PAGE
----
You'd like to think that all 3 of those guys will have better second halves of the season, and if they do then the team should be in good shape, but perhaps the biggest question mark is Curtis Granderson. He got off to a slow start, got hurt, and has never really gotten in the groove since rejoining the lineup. Can he break out in the second half and start jacking triples and homers left and right? Or will he continue to put up 0-3's and 1-4's all the time and get murdered by left-handed pitching. Swish and Gardy carried the outfield load in the first half; they could use a little help in the second.
5) What Will The Postseason Rotation Look Like?- Let's be honest, there's no way the Yankees aren't making the postseason this year. They've had a hit-or-miss year at the plate as a team, they have one of the worst bullpens in baseball, and they're still 56-32 and chewing up their magic number faster than you can read this sentence. So them making the show in October isn't the question. What is the question is which 4 guys are going to make up the postseason rotation?
CC and Andy are obviously in, but the other 2 spots aren't as cut and dry. When he's on, A.J. is one of the best in the game and he had a couple of great starts in the 2009 playoffs. But he also shit the bed big time in Game 5 of the World Series and he's already been up and down this year, so you just never know what you're going to get. Javy was the worst pitcher in baseball through April, but since then he's arguably been one of the best (3.23 ERA through June, already 2 great starts in July), which should grant him consideration. But then you have to remember the horrors of 2004 and how all that could affect him because you know the media will bring it up. And then there's Phil Hughes, who has been the 3rd-best starter on the team this year, but has never pitched a full season as a starter in the Majors and is working on an innings limit. Obviously the team doesn't want to risk his future, especially if he shows signs of fatigue towards the end of the year, but if somebody else gets hurt or is pitching like shit, he could get the call.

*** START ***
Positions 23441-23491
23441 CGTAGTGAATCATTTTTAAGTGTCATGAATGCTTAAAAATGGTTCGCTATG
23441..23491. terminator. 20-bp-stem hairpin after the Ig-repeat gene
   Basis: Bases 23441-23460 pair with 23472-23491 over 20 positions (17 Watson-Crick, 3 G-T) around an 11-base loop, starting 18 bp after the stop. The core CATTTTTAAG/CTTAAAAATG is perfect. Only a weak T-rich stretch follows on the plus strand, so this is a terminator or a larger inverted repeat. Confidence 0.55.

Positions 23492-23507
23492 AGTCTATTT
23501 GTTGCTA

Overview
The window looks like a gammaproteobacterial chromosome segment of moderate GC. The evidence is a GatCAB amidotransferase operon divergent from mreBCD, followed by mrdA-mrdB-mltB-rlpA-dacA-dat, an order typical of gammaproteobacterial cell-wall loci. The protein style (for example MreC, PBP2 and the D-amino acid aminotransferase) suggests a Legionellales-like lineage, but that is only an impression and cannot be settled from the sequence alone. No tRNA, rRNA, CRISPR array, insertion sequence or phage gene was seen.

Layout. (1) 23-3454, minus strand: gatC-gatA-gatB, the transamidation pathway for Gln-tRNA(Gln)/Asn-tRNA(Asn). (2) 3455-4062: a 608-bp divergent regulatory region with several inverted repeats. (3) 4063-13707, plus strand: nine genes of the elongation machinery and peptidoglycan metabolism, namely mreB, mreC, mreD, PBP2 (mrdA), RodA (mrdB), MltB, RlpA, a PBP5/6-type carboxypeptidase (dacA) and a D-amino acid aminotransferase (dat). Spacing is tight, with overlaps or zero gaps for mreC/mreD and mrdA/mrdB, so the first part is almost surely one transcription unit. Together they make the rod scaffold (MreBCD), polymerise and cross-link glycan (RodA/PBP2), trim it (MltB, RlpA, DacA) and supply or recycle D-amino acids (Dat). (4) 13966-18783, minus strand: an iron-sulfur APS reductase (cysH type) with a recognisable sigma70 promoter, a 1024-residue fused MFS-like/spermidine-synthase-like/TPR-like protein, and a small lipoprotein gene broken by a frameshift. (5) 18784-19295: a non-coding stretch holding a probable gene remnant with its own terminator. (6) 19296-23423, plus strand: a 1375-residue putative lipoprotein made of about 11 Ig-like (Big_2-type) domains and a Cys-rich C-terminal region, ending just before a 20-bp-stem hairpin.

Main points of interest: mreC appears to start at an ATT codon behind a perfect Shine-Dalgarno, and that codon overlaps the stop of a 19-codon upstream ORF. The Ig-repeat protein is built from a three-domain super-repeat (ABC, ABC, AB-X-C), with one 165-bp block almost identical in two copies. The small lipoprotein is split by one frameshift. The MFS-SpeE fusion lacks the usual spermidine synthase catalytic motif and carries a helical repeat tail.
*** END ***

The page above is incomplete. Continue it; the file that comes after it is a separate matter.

So there you have it, folks. In less than a day I've told you all the important stuff that's already happened this year and the important stuff you need to know moving forward. And I did it all without having to refer to FanGraphs or Baseball-Reference once. The things I do for you people.
Posted by Unknown at 10:58 AM No comments: